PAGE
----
Switching from Economic Litigation Consulting to Investment Banking

I'm looking for some advice on lateraling into investment banking. My main concern was that I missed the boat by not entering out of undergrad, but after doing some research I feel like I'm not too far removed in that aspect.

Non-target undergrad, double major in finance and accountancy with a solid GPA, and have been working for an economic litigation consulting firm for the past year and a half. I've passed levels 1 & 2 of the CFA and am sitting for level 3 hopefully this year.

I have a couple of friends who went into IB, but outside of that no real connections whatsoever. What should be my plan of attack? The city where I live does not have a ton of networking opportunities as far as finance is concerned. Would it be effective to cold network with alumni in SF/NY? What would my odds be of landing a role with my background? Any help is really appreciated.

Comments (5)

Dec 31, 1969

I interned at a large econ/lit shop (NERA/AG/CRA). Its a great job, as long as you have good quantitative skills and like research. In my opinion, you will develop some skills that are easily transferable to banking, such as conducting company comps research and doing some serious cash flow modeling and computer programming (again, group/project dependent). Some people here would like you to believe that the only way you can ever work in banking is if you are an analyst, but most of them are likely still in high school. If you work at a major firm like Cornerstone, youll have a great shot at a top grad school and from there you can pursue whatever you want.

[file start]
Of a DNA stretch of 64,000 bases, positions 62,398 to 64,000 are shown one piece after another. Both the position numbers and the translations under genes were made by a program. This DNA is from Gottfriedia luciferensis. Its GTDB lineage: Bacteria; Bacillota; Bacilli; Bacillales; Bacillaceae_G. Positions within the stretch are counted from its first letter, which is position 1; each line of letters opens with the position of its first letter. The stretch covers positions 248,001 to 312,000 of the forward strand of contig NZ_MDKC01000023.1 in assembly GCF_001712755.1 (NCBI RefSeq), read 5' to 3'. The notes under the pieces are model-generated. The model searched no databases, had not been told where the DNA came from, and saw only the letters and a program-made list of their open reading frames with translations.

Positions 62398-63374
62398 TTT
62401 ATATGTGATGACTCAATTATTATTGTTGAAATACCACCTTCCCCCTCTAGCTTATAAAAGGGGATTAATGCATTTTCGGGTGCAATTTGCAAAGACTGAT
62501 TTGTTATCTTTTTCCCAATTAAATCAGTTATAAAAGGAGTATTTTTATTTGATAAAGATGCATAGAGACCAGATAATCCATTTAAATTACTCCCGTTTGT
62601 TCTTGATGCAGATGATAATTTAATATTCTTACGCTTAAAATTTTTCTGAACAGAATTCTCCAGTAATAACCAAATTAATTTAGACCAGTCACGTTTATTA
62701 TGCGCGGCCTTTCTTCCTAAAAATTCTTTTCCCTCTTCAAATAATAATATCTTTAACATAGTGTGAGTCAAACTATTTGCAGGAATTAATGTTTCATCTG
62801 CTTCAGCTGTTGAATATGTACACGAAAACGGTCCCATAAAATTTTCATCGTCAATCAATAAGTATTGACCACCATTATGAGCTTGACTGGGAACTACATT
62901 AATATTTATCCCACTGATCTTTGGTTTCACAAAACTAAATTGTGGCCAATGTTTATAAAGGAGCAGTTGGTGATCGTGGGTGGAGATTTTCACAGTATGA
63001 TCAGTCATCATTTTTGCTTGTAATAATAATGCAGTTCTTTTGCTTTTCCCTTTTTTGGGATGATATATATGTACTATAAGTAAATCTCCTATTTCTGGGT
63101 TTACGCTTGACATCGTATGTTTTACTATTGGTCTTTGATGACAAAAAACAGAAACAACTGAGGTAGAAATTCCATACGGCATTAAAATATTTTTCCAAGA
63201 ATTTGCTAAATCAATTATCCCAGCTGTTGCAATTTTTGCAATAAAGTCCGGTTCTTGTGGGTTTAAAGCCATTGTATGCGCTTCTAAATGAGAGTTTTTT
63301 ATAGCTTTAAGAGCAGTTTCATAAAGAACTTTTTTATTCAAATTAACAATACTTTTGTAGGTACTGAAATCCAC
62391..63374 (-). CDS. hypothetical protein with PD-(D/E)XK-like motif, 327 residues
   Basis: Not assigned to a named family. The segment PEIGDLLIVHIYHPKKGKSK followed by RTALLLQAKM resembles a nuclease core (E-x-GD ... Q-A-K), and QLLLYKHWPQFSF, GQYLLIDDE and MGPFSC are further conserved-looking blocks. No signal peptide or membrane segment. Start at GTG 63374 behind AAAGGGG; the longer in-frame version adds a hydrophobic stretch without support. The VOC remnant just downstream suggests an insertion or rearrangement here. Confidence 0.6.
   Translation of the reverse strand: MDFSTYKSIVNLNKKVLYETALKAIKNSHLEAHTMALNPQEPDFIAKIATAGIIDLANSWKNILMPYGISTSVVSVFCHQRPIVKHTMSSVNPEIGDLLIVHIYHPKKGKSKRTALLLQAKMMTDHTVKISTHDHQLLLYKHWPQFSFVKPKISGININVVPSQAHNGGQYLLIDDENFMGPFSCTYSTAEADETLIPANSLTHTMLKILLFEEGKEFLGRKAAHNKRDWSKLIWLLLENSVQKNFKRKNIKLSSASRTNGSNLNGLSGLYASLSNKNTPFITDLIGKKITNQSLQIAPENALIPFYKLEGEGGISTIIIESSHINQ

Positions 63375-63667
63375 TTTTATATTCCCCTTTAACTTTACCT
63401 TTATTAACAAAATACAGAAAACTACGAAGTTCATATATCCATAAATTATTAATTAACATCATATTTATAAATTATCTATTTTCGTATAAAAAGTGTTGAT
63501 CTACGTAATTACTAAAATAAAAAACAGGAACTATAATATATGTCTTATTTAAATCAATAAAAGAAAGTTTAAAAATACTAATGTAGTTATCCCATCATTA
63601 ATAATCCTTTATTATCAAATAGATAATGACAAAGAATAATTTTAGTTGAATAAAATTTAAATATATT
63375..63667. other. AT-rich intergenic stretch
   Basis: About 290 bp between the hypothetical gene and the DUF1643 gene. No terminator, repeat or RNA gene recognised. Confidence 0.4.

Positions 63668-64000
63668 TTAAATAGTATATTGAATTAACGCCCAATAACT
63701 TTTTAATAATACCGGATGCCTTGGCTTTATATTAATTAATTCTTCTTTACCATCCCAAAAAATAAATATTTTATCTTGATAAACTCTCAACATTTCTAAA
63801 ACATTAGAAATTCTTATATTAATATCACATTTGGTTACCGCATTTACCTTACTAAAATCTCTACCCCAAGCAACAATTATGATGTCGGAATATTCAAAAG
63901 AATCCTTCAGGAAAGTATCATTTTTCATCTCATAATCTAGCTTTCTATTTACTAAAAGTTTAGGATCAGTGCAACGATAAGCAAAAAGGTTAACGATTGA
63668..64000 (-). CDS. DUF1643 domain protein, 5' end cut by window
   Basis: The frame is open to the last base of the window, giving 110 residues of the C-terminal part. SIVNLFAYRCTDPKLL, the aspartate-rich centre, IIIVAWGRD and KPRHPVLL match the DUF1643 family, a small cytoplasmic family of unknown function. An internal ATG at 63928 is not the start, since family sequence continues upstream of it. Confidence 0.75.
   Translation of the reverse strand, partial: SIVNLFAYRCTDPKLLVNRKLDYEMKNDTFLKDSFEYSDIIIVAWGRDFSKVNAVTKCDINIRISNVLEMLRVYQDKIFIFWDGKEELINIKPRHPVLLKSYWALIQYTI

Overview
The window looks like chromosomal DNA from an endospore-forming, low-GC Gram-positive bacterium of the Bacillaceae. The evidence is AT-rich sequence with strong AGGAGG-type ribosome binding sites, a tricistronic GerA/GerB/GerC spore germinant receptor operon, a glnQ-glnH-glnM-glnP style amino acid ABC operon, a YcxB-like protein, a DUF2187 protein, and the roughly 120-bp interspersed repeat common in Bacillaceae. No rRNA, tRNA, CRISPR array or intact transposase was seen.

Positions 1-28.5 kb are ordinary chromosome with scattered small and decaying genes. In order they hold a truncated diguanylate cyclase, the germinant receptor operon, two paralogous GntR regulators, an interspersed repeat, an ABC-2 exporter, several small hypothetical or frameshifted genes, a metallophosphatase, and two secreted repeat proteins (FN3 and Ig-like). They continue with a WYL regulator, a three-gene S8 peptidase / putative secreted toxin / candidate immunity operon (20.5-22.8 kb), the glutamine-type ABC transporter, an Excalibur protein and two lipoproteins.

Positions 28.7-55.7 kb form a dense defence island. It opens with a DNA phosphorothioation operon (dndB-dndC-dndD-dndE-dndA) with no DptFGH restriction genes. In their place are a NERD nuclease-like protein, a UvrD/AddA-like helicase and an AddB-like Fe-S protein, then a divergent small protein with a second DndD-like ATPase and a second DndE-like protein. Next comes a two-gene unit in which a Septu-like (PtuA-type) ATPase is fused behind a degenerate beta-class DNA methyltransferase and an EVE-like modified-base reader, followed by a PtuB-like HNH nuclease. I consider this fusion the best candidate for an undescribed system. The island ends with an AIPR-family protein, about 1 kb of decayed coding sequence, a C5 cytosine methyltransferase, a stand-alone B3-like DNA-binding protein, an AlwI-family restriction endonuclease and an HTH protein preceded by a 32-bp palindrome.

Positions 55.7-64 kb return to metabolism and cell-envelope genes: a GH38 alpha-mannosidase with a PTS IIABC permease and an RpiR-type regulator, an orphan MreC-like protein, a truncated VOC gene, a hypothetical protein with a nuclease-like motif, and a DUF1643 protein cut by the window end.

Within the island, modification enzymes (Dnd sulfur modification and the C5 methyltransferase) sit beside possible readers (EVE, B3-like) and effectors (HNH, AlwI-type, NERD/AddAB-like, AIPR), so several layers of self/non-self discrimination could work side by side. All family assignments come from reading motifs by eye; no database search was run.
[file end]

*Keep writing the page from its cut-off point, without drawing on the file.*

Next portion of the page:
Dec 31, 1969

I work in one of the DC offices of one of the big litigation consulting firms (started in the summer). You'll do a lot of excel and some combination of SAS/SPSS/SQL/VBA programming (depending on your specific office/cases).

Lit consulting doesn't really have clear exit opps like IB. Most people go on to Law/Business school, a PhD, or something else. It is possible to make the jump to Asset Management, banking, energy trading and other finance jobs, but you'll likely lateral into a position rather than moving up (i.e. taking an analyst-like job in a different field...not the same as IB where you can easily make your way into PE/HF). But again, this is very dependent on the cases you work on and the experiences that you develop.

There is very much an internal labor market at most of these places, so the more skills you cultivate, the more your work options will be.

Frankly I don't like the job as much as I originally thought I would, though that may be because it is very slow now and has been for about 2 months.

Let me know if you have any more Q's.

Dec 31, 1969

hayek does it bother you when people call it litigation consulting? clearly it is economic consulting!

Dec 31, 1969